The hosts are clear favourites, largely by dint of familiarity with the conditions. But in 2014, Sri Lanka have begun to build a reputation as a decent traveling team, and they are desperate to protect that.

A green Hagley Oval pitch two days out from Boxing day © ESPNcricinfo Ltd

Form guide

(last five matches, most recent first)
New Zealand: WDLWL
Sri Lanka: WWDLW

In the spotlight

Kane Williamson has been New Zealand's long-term batting investment, and in 2014, he has proved to be the ace-in-the-hole the team had hoped he would become. He averages 60.28 in eight Tests this year, and has doubled his century-count to eight. He is coming off a rich tour in the UAE in all formats, and if Sri Lanka's spinners ever become relevant in this tour, he is the New Zealand batsman best-placed to counter it.

Angelo Mathews was named captain of the ICC XI this year, but no one is more aware than the man himself that the greatest tests for his leadership are to come. Mathews has had perhaps the best support network of any international captain in his 18 months at the helm, with Mahela Jayawardene's tactical acumen to call upon, as well as Rangana Herath and Kumar Sangakkara's experience. Now, with Jayawardene retired and Herath ruled out of the first Test, Mathews has lost a good portion of his safety net. It will be intriguing to see if he will continue in the aggressive vein he has recently developed, or slip back into the conservatism that marked the early part of his captaincy.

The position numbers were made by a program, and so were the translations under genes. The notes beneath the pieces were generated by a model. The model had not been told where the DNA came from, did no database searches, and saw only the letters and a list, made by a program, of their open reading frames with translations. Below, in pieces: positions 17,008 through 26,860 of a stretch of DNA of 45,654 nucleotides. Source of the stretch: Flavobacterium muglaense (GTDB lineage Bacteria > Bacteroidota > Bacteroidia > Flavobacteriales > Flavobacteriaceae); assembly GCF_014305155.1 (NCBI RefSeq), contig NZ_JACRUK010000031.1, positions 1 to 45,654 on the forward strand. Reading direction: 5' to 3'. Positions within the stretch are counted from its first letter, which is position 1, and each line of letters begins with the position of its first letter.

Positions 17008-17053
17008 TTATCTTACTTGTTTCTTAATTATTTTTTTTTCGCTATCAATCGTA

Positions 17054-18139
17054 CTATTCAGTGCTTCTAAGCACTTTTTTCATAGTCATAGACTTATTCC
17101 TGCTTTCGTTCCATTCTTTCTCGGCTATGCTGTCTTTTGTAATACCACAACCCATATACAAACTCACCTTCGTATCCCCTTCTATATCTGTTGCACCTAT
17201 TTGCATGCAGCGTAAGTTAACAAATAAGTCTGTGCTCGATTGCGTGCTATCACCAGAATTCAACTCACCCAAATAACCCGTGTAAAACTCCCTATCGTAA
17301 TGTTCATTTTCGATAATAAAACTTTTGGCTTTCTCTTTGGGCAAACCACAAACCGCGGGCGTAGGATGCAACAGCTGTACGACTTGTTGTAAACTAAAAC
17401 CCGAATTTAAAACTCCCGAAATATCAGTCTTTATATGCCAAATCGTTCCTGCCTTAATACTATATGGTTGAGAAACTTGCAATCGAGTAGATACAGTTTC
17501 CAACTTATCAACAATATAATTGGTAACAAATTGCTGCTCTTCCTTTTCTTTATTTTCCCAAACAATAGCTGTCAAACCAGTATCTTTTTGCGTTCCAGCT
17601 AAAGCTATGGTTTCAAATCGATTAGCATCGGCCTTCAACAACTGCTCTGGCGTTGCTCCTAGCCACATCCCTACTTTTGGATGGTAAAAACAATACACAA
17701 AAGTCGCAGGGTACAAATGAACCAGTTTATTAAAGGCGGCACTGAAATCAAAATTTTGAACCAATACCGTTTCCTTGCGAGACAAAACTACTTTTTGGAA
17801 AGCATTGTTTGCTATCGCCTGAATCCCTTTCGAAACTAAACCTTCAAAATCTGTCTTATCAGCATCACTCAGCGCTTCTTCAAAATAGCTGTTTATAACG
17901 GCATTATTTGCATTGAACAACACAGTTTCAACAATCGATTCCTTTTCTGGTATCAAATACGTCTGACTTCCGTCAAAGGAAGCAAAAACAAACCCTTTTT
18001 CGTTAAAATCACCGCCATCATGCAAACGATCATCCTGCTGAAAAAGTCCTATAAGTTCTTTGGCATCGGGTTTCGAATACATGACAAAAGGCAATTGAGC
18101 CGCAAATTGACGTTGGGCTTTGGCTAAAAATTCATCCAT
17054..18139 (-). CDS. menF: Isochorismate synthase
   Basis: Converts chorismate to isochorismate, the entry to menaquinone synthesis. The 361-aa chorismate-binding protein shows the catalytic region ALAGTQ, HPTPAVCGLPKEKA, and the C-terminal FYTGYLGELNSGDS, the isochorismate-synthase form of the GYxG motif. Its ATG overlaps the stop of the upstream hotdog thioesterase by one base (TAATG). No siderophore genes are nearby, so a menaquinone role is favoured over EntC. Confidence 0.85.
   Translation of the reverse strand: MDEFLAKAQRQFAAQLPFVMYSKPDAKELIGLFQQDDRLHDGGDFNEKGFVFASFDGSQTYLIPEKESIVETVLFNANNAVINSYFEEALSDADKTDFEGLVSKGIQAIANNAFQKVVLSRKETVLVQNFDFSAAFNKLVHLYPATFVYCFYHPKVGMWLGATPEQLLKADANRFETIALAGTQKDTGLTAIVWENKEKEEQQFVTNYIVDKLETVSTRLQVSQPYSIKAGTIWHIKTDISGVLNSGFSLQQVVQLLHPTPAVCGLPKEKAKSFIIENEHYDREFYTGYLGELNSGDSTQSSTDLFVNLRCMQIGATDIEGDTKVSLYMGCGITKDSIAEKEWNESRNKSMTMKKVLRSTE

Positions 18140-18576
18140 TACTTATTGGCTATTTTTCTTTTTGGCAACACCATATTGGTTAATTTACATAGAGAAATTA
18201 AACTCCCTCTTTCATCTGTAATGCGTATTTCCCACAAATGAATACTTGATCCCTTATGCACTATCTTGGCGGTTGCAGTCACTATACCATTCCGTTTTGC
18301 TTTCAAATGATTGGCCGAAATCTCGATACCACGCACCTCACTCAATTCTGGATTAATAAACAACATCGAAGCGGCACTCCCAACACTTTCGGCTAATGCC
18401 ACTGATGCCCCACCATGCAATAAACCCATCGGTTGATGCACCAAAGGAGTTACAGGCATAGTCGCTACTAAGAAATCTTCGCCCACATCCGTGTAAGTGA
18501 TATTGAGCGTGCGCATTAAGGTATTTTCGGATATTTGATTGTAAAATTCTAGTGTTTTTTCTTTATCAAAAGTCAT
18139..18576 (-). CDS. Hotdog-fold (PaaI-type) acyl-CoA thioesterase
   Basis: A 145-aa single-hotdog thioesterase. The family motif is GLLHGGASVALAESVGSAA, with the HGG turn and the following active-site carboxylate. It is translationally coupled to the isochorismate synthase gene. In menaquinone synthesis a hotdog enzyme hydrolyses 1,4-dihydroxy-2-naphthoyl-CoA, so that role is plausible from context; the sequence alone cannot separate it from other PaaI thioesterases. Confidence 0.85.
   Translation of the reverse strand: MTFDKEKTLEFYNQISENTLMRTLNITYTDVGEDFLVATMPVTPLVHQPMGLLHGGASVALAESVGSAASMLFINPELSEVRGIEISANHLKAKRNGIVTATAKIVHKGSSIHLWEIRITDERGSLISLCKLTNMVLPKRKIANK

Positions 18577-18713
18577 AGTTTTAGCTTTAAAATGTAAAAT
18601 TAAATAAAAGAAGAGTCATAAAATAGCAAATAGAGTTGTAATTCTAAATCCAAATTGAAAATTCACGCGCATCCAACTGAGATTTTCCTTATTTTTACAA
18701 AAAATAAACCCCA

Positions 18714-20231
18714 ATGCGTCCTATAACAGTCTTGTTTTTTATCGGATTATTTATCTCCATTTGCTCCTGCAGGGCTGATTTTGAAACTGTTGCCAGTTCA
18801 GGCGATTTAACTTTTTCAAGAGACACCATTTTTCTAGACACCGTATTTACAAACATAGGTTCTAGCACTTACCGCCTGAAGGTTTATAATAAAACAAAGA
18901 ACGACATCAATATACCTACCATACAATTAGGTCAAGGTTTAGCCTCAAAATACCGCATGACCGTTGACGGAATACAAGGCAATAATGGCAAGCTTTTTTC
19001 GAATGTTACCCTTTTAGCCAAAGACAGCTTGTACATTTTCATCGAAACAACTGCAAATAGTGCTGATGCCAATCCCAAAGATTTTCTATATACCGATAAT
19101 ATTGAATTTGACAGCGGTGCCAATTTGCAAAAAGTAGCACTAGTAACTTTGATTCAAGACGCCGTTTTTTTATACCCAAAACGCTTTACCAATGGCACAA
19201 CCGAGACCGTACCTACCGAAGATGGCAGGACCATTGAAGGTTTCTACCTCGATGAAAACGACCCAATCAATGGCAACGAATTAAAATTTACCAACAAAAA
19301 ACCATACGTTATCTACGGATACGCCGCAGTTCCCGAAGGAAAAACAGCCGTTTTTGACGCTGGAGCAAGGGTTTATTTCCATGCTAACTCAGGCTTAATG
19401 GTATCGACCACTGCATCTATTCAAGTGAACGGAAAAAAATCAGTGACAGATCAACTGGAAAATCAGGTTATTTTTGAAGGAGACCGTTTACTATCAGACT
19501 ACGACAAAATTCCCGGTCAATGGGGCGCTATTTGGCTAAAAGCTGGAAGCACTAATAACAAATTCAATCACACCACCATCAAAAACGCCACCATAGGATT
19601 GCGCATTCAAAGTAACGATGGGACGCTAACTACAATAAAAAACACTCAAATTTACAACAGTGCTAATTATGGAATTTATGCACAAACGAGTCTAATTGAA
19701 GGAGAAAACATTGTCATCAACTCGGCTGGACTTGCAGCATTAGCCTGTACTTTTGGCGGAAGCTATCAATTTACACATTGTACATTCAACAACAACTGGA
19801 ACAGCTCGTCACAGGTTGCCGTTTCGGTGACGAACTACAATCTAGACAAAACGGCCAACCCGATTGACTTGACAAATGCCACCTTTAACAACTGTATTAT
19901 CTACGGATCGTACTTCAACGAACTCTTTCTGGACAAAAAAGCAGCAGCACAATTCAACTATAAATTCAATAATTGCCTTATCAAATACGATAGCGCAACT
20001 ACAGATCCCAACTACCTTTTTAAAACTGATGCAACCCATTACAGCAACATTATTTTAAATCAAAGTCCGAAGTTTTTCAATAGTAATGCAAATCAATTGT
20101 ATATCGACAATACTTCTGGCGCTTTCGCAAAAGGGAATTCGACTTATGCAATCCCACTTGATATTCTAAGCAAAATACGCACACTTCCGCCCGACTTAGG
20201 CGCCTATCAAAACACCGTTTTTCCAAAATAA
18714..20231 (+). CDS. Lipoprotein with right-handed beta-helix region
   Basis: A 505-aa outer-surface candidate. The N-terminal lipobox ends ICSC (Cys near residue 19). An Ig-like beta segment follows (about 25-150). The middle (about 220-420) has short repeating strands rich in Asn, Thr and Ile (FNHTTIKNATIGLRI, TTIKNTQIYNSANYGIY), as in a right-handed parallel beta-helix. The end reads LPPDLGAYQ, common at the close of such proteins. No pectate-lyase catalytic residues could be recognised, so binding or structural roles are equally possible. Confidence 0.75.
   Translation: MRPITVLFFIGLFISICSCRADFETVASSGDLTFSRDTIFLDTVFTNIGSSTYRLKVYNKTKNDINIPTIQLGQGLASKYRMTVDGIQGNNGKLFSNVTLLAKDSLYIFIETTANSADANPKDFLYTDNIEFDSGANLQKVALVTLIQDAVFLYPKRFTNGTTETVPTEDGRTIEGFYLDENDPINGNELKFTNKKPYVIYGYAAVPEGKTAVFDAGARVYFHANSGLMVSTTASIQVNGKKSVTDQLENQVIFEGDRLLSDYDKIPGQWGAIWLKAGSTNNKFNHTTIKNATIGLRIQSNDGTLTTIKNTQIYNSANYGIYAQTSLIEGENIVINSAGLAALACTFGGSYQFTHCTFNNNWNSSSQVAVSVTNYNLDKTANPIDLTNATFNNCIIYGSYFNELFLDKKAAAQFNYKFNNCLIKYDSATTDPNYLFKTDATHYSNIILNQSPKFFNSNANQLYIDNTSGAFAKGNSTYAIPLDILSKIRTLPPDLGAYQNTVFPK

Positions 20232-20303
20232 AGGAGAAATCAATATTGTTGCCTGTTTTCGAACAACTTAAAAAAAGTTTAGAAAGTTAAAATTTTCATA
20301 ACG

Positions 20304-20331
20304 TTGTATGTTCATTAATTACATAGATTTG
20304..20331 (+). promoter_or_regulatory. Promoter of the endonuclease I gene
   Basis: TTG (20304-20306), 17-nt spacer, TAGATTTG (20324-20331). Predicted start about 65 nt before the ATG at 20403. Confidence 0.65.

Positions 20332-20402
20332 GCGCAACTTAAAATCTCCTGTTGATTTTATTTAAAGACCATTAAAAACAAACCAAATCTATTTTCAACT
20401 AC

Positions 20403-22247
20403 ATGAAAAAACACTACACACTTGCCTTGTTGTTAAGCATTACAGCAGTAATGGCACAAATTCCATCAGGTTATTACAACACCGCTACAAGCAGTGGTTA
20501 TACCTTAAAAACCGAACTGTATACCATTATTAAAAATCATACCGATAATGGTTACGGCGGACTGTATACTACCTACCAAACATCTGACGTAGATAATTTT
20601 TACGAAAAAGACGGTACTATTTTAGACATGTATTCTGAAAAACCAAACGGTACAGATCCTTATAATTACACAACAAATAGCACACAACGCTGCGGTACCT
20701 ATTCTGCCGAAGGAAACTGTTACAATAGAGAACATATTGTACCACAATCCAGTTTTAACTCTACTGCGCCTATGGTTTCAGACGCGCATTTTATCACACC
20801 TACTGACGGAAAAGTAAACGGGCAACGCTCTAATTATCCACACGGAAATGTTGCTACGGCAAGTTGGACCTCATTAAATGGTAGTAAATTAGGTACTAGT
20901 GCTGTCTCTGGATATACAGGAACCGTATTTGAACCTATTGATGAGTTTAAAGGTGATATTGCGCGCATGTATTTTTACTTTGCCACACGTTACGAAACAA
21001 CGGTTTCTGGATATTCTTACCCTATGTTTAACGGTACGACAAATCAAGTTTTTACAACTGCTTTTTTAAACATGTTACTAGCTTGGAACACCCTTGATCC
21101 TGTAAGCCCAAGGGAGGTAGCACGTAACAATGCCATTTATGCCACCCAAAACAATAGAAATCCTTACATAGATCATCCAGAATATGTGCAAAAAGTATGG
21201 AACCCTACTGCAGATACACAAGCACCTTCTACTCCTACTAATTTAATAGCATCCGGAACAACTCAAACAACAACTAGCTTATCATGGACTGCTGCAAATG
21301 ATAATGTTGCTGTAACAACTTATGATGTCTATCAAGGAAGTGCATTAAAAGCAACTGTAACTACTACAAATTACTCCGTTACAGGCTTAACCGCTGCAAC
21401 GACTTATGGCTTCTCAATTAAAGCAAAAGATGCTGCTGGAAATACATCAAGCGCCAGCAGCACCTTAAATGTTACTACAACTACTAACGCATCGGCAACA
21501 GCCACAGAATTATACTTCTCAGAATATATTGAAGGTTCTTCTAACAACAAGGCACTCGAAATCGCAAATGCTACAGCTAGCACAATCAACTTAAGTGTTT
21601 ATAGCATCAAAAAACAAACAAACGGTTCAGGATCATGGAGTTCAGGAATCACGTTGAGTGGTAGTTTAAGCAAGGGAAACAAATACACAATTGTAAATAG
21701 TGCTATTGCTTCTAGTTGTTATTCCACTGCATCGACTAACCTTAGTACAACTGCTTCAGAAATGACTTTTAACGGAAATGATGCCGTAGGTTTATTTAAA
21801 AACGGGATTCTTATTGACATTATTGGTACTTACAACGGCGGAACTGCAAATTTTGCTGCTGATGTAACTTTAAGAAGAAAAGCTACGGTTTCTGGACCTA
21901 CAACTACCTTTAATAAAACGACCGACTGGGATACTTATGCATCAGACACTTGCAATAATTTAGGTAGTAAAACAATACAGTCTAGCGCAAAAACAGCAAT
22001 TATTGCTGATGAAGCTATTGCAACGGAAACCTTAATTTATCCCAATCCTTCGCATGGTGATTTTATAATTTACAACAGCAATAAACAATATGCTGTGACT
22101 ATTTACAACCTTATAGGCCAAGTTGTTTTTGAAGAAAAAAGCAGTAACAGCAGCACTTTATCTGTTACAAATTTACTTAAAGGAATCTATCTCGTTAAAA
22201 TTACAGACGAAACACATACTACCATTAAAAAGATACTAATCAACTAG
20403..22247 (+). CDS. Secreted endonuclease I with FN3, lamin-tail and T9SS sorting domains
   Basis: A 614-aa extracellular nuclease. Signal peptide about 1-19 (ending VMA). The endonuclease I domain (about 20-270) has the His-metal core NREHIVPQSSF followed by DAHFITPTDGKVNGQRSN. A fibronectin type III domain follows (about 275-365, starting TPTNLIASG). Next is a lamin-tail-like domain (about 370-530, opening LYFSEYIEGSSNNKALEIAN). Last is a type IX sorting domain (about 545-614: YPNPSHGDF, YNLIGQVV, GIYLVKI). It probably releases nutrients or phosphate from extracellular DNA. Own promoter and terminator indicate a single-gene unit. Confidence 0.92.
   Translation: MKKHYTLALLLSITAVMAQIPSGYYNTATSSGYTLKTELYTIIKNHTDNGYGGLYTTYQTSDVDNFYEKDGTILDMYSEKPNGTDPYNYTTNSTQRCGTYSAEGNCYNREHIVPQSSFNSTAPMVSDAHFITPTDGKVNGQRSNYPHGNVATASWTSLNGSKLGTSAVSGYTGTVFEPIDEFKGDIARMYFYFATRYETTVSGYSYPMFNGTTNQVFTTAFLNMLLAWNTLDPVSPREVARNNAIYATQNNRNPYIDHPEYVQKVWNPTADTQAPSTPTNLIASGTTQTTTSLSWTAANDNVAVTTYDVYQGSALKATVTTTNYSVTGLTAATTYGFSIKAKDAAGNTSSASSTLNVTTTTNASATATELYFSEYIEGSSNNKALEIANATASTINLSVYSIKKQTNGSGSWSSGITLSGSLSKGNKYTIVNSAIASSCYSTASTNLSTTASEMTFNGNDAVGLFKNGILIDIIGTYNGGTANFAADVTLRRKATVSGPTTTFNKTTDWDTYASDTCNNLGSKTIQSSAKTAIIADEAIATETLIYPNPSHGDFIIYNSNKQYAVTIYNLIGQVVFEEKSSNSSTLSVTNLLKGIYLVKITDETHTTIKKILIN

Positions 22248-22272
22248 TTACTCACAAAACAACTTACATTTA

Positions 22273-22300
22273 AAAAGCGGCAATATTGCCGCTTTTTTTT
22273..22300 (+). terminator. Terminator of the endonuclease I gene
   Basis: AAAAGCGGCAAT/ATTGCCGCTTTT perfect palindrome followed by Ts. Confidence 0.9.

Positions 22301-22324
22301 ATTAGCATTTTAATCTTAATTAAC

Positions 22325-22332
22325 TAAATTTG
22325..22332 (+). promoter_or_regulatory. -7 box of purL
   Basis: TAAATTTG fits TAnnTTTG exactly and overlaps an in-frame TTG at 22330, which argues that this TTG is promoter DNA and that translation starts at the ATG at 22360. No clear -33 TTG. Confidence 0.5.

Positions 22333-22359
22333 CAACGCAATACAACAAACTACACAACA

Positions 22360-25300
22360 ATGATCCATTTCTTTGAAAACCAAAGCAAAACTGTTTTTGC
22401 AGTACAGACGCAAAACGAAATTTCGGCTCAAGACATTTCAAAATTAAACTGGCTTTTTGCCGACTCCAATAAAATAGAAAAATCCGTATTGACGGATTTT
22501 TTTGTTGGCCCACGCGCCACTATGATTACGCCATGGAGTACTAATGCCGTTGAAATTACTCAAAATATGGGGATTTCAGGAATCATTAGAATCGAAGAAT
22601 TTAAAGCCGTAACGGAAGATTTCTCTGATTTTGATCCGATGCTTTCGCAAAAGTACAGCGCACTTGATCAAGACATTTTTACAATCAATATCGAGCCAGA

Teams news

Sri Lanka have plenty of options with their attack, with Shaminda Eranga and Suranga Lakmal the only certainties to play. Dhammika Prasad is the most likely third seamer, but Nuwan Pradeep may be an option as well. Then they have to make a decision between uncapped Tharindu Kaushal's big turn, and Dilruwan Perera's control.

Sri Lanka (probable): 1 Dimuth Karunaratne, 2 Kaushal Silva, 3 Kumar Sangakkara, 4 Lahiru Thirimanne, 5 Angelo Mathews (capt.), 6 Dinesh Chandimal, 7 Prasanna Jayawardene (wk), 8 Tharindu Kaushal/Dilruwan Perera, 9 Dhammika Prasad, 10 Shaminda Eranga, 11 Suranga Lakmal